(5) $$Q' = C'U = \varepsilon {{\left( {W - 1.5nb} \right)\left( {m{L_{{\rm{unit}}}} - 2mb} \right)} \over t} \times {E_3}t = {d_{31}}F{{\left( {m{L_{{\rm{unit}}}} - 2mb} \right)} \over t}\quad .$$

Following same method, the charge generated in sections with vertical cuts could be calculated as Eq. (6):

(6) $$Q'' = C''U = \varepsilon {{\left( {W - na} \right)2mb} \over t} \times {E_3}t = {d_{31}}F{{2mb} \over t}\quad .$$

By adding Eqs. (4)(6), we found that the total charge generation is just the same with a planar film without any cut [Eq. (7)]:

(7) $${Q_{{\rm{total}}}} = {d_{31}}F{L \over t} = {Q_{{\rm{uncut}}}}\quad .$$

On the other hand, the cuts will decrease the effective area of the system, resulting in a slight decrease of the capacitance [Eq. (8)]:

(8) $${C_{{\rm{total}}}} = \varepsilon {{LW - 4mnab} \over t}\quad .$$

Then, the electric potential difference between two surfaces can be written as Eq. (9),

(9) $${U_{{\rm{total}}}} = {{{Q_{{\rm{total}}}}} \over {{C_{{\rm{total}}}}}} = {{{d_{31}}F} \over \varepsilon }{L \over {LW - 4mnab}}\quad ,$$

which is slightly larger than the voltage output of the uncut sample and increases with the increasing number of cuts and the cut-out ratio [Eq. (10)]:

(10) $${U_{{\rm{total}}}} > {U_{{\rm{uncut}}}} = {{{d_{31}}F} \over {\varepsilon W}}\quad .$$

However, since the cut width is considered to be much smaller than the length, i.e., bL, the voltage difference could be negligible, if the number of cuts is small. To be noted here, this analysis is not only applicable to this specific cut pattern but also applicable to other architected cut patterns, in which we could use same dividing, averaging, and linear conversion process. Thus, we found that the static piezoelectric performance would not be influenced by adding cuts for the cases that we considered. Specifically, for samples with different cut patterns upon the same tensile loading, the amount of generated charge will remain the same, while the output voltage will slightly increase due to the decreased capacitance, which could be negligible when cut sections are infinitesimal.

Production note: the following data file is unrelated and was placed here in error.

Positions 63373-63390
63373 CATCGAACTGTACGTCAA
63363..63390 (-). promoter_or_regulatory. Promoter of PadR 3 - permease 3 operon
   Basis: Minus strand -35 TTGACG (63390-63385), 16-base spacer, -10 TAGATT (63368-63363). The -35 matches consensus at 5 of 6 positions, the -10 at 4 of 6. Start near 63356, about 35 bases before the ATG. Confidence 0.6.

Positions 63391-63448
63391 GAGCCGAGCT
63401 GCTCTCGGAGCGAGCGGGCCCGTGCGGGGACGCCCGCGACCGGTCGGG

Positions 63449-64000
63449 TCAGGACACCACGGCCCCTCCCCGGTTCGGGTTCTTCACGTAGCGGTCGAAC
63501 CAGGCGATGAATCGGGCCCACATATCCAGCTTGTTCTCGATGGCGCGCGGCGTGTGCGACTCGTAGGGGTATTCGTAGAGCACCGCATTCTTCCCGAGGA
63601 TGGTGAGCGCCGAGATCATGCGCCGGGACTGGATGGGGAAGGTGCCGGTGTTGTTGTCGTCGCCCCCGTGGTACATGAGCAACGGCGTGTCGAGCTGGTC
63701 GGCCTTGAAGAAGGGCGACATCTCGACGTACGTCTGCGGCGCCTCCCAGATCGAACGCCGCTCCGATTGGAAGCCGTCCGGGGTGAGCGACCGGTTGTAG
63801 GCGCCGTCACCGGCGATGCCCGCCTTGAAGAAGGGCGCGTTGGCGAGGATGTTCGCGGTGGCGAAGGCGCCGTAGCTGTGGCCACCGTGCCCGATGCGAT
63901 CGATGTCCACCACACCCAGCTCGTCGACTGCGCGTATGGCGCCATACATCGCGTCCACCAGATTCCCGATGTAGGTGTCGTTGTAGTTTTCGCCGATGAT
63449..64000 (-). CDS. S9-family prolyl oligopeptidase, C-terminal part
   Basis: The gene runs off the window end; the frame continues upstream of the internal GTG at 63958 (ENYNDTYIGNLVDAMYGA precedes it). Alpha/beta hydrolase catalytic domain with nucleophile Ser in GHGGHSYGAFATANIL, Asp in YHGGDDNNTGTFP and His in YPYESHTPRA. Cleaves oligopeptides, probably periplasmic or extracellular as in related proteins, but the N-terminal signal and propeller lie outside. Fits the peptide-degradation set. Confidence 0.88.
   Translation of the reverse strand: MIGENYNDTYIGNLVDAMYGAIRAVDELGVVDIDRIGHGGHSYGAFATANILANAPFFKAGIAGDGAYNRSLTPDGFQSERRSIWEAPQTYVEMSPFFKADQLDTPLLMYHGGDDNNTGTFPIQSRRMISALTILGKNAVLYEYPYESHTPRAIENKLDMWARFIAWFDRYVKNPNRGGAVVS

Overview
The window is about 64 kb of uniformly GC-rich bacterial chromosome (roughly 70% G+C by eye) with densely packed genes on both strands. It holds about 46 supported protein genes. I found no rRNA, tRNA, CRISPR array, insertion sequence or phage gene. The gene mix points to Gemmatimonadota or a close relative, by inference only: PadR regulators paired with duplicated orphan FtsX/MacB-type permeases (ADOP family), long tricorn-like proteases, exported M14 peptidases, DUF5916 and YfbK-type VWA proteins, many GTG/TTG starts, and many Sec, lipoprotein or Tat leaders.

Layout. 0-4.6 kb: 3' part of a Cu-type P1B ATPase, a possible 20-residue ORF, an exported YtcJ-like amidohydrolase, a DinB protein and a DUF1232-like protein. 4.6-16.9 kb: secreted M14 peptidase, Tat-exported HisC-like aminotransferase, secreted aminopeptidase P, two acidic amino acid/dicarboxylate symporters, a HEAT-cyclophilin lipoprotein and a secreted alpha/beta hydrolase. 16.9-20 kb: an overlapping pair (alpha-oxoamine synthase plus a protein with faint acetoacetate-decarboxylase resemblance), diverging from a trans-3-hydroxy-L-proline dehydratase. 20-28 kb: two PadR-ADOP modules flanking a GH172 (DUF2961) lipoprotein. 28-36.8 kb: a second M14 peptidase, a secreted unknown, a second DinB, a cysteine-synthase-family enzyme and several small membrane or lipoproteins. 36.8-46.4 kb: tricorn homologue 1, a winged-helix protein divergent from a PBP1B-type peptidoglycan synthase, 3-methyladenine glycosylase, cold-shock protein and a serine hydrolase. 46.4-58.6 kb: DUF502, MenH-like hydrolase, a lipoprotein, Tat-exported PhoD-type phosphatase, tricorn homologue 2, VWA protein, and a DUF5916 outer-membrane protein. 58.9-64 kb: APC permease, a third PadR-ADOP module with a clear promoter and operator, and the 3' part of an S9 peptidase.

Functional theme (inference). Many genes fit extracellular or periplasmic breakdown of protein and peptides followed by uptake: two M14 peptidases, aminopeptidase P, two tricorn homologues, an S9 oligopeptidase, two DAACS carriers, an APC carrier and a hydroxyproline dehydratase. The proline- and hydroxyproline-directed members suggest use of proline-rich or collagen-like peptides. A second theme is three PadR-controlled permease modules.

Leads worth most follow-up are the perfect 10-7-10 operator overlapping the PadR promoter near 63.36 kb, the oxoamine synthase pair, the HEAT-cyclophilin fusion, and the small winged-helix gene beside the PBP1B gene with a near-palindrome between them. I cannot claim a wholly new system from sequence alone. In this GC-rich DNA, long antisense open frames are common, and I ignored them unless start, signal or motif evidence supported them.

We compared the charge generation upon tensile loadings for different samples as shown in Fig. 3(c). In the plot, the solid line indicates analytical results while symbols indicate experimental results. From the figure, we could see that all experimental points—no matter what cut patterns they have—are lying around the solid line with R 2 = 0.98, indicating the same effective piezoelectric coefficient.

B. Effects of architected cuts on mechanical behaviors

As piezoelectric materials are actively utilized for self-powered devices which often require customized mechanical behaviors including compliance and/or stretchability, we have investigated the effects of cut-out ratio on the mechanical behaviors. From force–displacement measurement of the architected piezoelectric thin film under tensile loadings, the compliance increased with increasing cut-out ratio and the experimental results showed good agreement with those of simulations [Fig. 4(a)]. When the cut-out ratio was 0.75, the compliance increased ∼3 times for the unidirectional cut, ∼6 times for the square cut, and ∼14 times for the fractal cut patterns. The qualitative trend is expected from the fact that we remove materials out of specimens while it is also noticeable that removing small amount of materials can make large change in compliance.

FIG. 4. Relations between cut-out ratios and (a) compliance and (b) Poisson’s ratio with comparisons of simulations and experiments. (c) Failure strain for samples with different cut-out ratios and cut patterns.

We also measured the Poisson’s ratio changes as we changed the cut-out ratios for different cut patterns. It was noted that as we increased the cut-out ratio, the sign of the Poisson’s ratio changed for the case of square and fractal cut patterns, and it became more negative as we kept increasing the cut-out ratio while the Poisson’s ratio remained positive for the unidirectional cut pattern within the range of the cut-out ratio we studied [Fig. 4(b)]. As the architected cut patterns have negligible solid fraction changes compared with the case having large voids, the systems allow us to study the effects of Poisson’s ratio on piezoelectric performance. Then, we investigated the correlation between Poisson’s ratio and the resulting piezoelectric performance by comparing results from Figs. 3(b) and 4(b). From the observation that the piezoelectric output did not change as we increased the cut-out ratios while the resulting Poisson’s ratio changed from positive values through almost zero to a negative value, the Poisson’s ratio does not seem to affect the piezoelectric performance in our system. This agrees well with our theoretical predictions.